• Furuse M.
      • Hirase T.
      • Itoh M.
      • Nagafuchi A.
      • Yonemura S.
      • Tsukita S.
      • Tsukita S.
      ), 8 members of the claudin family (
      • Furuse M.
      • Fujita K.
      • Hiiragi T.
      • Fujimoto K.
      • Tsukita S.
      ,
      • Morita K.
      • Furuse M.
      • Fujimoto K.
      • Tsukita S.
      ), and junctional adhesion molecule (
      • Martin-Padura I.
      • Lostaglio S.
      • Schneemann M.
      • Williams L.
      • Romano M.
      • Fruscella P.
      • Panzeri C.
      • Stoppacciaro A.
      • Ruco L.
      • Villa A.
      • Simmons D.
      • Dejana E.
      ), have been identified to reside at the tight junction. Although little is known about the claudin protein family or junctional adhesion molecule, occludin is thought to provide paracellular barrier function through its extracellular domain (
      • Wong V.
      • Gumbiner B.M.
      ). The cytoplasmic tail of occludin interacts with a complex of related peripheral membrane proteins, ZO-1, ZO-2, and ZO-3, three members of the membrane-associated guanylate kinase (MAGUK)1 protein family (
      • Mitic L.L.
      • Anderson J.M.
      ). Each of these proteins contain three PDZ (PSD95/SAP90, discs-large, ZO-1) domains (
      • Ranganathan R.
      • Ross E.M.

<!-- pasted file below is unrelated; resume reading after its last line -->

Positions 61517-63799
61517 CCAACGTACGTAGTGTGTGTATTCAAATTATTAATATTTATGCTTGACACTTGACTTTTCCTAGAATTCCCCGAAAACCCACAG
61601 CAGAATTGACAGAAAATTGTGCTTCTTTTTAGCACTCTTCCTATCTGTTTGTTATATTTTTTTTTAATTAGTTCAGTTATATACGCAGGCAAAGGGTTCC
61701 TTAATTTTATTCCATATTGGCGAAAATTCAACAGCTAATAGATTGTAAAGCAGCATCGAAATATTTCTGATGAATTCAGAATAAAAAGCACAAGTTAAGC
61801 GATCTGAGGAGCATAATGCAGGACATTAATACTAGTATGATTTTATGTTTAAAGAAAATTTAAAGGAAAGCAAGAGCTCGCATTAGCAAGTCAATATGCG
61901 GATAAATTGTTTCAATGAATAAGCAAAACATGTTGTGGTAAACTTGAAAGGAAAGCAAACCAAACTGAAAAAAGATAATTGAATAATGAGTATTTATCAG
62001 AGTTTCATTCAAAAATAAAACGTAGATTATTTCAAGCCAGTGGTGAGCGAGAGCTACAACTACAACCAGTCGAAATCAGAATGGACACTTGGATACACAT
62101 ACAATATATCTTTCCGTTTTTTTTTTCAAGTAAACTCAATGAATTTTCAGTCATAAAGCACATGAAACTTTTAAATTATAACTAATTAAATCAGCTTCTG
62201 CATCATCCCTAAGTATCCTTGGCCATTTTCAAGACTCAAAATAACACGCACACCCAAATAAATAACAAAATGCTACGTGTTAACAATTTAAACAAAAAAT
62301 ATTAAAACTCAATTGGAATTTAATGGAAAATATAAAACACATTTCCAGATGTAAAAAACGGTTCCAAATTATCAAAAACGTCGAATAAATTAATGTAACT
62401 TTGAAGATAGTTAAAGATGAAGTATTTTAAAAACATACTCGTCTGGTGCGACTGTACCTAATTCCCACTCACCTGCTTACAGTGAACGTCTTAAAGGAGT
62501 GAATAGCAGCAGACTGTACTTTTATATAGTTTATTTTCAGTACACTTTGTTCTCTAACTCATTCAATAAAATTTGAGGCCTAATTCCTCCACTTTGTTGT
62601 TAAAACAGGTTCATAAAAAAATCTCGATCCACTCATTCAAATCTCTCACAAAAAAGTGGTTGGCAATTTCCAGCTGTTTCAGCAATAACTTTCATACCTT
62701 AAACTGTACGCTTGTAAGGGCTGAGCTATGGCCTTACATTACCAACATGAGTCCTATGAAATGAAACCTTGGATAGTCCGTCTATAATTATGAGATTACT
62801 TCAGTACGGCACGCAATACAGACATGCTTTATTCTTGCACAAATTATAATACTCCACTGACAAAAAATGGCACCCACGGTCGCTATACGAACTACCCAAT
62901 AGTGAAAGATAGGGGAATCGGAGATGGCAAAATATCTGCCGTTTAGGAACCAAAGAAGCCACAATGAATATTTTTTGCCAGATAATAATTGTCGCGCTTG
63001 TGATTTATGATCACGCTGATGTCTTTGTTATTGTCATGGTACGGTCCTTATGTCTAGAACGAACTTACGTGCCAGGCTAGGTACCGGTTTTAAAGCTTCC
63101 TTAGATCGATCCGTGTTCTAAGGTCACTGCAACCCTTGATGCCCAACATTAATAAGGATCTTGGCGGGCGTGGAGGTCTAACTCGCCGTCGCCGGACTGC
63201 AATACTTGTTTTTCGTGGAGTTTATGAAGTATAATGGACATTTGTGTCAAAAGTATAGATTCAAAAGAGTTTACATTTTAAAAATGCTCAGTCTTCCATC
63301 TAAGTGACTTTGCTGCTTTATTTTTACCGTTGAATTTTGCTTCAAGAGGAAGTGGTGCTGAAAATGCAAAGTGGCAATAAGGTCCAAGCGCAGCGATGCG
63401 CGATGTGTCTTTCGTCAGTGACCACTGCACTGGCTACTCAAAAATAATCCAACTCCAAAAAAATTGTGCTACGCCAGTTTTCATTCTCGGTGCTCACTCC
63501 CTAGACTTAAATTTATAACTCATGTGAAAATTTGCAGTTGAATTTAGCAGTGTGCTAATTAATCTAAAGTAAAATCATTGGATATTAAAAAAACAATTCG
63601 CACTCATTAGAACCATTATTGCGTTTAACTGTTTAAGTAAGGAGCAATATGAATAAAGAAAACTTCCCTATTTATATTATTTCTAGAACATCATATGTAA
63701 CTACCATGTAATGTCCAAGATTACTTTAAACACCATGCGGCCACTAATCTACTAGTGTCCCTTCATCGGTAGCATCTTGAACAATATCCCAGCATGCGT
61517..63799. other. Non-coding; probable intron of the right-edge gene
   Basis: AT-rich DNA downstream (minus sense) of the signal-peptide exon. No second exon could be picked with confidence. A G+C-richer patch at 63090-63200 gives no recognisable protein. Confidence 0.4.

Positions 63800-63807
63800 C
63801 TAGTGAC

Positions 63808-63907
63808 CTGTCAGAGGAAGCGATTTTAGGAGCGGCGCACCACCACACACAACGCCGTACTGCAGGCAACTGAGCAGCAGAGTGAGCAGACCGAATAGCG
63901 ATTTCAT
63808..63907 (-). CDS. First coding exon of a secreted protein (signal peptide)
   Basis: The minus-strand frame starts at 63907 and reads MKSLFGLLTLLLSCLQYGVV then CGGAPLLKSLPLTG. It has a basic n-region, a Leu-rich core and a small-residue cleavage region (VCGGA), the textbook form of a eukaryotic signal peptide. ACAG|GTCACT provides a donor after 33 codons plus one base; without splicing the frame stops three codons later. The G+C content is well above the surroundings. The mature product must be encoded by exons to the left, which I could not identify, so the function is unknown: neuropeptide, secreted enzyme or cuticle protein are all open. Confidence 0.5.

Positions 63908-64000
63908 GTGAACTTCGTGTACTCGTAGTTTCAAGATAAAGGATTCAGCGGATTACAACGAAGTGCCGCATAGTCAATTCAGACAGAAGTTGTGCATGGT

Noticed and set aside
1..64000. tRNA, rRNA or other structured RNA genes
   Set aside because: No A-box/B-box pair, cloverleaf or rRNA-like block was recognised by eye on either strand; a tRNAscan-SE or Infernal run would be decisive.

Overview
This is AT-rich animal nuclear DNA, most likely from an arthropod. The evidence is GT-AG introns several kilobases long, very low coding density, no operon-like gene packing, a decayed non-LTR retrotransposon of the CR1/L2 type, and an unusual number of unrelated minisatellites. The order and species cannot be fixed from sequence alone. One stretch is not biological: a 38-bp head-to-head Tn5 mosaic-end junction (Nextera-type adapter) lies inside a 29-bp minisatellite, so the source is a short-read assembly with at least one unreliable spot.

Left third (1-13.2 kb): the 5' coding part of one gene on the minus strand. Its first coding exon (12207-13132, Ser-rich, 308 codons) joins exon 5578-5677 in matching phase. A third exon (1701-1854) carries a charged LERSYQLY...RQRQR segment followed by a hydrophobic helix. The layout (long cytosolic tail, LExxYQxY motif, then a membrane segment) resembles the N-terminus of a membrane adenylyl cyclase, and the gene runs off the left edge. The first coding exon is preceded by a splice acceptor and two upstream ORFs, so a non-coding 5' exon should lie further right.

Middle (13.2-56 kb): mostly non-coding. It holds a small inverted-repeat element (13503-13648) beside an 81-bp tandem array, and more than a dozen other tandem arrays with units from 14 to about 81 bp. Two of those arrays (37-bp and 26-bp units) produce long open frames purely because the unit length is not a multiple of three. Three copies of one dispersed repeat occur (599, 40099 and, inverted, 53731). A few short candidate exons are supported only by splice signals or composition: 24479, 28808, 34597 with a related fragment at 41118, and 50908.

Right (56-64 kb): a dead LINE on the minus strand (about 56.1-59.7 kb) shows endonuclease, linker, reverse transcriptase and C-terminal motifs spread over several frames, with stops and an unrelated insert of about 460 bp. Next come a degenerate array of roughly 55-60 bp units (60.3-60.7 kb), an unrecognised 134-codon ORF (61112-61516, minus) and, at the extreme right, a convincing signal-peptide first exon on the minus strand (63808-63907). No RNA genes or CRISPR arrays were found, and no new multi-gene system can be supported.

), a Src homology (SH3) domain, and a region similar to guanylate kinase. It has been proposed that these protein-binding modules allow MAGUK members to coordinate the localization and clustering of transmembrane and peripheral membrane proteins. In doing so, MAGUK proteins at the tight junction may provide a bridge connecting the cytoskeleton or intracellular signaling pathways to transmembrane proteins, such as occludin, thereby regulating the extracellular tight junction seal (
      • Anderson J.M.
      ). In this regard, several potential cell signaling molecules, such as PKC-ζ (
      • Dodane V.
      • Kachar B.
      ), atypical PKC isotype-specific interacting protein (
      • Izumi Y.
      • Hirose T.
      • Tamai Y.
      • Hirai S.
      • Nagashima Y.
      • Fujimoto T.
      • Tabuse Y.
      • Kemphues K.J.
      • Ohno S.
      ), the heterotrimeric G protein subunit (
      • Denker B.M.
      • Saha C.